Ealing Council is proposing to close seven of its 13 libraries unless volunteers come forward to run them as it seeks to make savings in the wake of government cuts, with one library campaigner branding the plan “crazy” and a “false economy” as 4,700 people sign a petition to save the service.
The changes are part of a cuts package aimed at saving £57m from the council’s budget by 2021. Under the plans, which critics have branded “unsustainable”, Ealing Council hopes to save £1.2m, on top of £499,000 savings previously agreed, totalling £1.6m - 37% of the current libraries budget, with 40 jobs at risk according to campaigners.
National library campaigner Alan Wylie, who has been a public library worker for 25 years, said volunteer-run libraries will result in the decline and closure of branches and stressed it is “unfair” to force residents to provide a service they are already paying for. The campaign to save the service is gathering momentum with more than 4,700 people signing a petition to keep the libraries open with the consultation due to close on 17th May.
Wylie said: “Libraries are a statutory service, they are not a hobby or a luxury and they have to provide them by law. They are a crucial public service and they complement other services with people going in to ask about social services or housing. Handing them over to volunteers is just a crazy idea and it’s a false economy. It’s blackmail really saying ‘if you don’t take over your library we are going to close it’. The equivalent of 40 full-time library positions are at risk.
“Volunteer-run libraries will not have trained and qualified staff providing the service, which is far more complex than some would have people believe. There are questions as to the accountability of volunteers and whether or not they would be required to abide by council rules, legislation or the code of ethics that librarians are required to.”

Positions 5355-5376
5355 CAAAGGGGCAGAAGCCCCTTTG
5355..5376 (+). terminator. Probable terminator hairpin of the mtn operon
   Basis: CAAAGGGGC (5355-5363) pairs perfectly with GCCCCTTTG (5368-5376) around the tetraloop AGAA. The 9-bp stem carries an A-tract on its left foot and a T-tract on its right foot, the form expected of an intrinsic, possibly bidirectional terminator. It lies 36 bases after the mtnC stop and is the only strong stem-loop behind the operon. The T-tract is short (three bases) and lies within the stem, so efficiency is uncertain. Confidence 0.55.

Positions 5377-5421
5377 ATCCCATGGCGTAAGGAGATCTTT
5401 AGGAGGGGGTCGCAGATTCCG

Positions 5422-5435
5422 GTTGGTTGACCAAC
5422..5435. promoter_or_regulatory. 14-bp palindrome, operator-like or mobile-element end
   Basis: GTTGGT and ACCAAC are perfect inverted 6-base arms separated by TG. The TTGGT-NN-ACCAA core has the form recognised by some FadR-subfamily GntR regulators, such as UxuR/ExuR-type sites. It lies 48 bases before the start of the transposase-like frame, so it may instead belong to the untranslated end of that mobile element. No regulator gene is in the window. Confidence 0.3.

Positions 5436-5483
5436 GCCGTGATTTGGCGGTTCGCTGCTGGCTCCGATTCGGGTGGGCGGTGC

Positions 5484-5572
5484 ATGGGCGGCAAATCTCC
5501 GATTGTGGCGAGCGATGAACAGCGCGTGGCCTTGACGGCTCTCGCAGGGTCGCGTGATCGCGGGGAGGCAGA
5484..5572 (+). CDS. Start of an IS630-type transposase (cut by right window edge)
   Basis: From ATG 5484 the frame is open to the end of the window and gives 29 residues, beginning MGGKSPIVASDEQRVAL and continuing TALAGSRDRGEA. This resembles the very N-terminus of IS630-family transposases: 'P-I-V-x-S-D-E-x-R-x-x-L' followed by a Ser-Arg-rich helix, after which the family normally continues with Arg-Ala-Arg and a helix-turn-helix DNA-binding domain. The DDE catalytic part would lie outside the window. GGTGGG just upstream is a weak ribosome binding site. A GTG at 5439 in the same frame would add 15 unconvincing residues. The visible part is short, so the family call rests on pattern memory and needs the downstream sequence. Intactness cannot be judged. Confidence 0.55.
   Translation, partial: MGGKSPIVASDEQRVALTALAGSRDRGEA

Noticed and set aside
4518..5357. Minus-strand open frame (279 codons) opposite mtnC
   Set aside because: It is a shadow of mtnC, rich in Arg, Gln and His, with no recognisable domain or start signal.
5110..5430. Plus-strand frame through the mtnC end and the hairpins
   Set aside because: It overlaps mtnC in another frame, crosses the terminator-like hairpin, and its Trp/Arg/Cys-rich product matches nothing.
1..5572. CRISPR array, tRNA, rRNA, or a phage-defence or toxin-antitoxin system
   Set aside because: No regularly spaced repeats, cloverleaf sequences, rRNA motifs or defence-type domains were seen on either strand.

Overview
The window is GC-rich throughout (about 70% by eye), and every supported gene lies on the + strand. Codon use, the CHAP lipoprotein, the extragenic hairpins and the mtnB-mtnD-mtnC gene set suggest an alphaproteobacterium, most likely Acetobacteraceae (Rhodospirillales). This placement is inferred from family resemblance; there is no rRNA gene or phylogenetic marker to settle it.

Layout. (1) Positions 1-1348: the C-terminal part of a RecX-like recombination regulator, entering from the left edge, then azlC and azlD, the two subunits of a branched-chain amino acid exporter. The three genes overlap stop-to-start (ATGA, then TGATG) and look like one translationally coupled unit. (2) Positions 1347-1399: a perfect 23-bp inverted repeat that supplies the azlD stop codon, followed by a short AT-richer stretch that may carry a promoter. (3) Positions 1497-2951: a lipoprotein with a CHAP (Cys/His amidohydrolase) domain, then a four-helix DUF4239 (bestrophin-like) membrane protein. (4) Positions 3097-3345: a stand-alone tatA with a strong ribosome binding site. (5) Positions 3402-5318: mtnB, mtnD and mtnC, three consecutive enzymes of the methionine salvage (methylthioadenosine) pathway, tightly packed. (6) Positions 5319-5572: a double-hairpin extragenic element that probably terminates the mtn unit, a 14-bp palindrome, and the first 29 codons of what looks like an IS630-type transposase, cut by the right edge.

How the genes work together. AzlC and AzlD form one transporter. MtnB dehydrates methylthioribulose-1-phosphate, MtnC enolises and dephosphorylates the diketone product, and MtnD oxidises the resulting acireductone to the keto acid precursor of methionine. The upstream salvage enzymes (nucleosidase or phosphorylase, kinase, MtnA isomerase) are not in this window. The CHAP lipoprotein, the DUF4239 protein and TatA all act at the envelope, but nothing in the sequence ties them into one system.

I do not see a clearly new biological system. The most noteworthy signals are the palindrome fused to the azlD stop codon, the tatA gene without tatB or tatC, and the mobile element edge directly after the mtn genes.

Ealing Council, which took its library services back in-house in February 2018 after the collapse of contractor Carillion, would not comment on potential job losses while the consultation remains open.
Under the proposals Greenford, Hanwell, Perivale, Northfields, Pitshanger, West Ealing and Wood End libraries will all close unless a “viable partner is identified” to run the branches as “community managed libraries”. The council says it would still provide some investment to cover basic costs, provide book stock and access to IT, the Ealing library card and expertise from the library service.
Four main town centre libraries will continue to be run by the council in Action, Ealing, Northolt and Southall with two branch libraries in Jubilee Gardens and Northolt Leisure Centre to remain open with a reduction in some opening hours.
An Ealing Council spokesperson said: “There are as many as 400 community managed libraries across the country and many local authorities are considering this model in the face of the cuts to their government grant. We value libraries, and we know that our communities do too, and our proposals reflect this. During the consultation, there will be opportunities for community groups to meet with us, as well as operators of community managed libraries from other parts of the country, to find out more. We hope as many people as possible get involved.”
Campaigners will hold a public meeting at Ealing Town Hall, The Elizabeth Cantell Room on Wednesday 8th May at 7pm.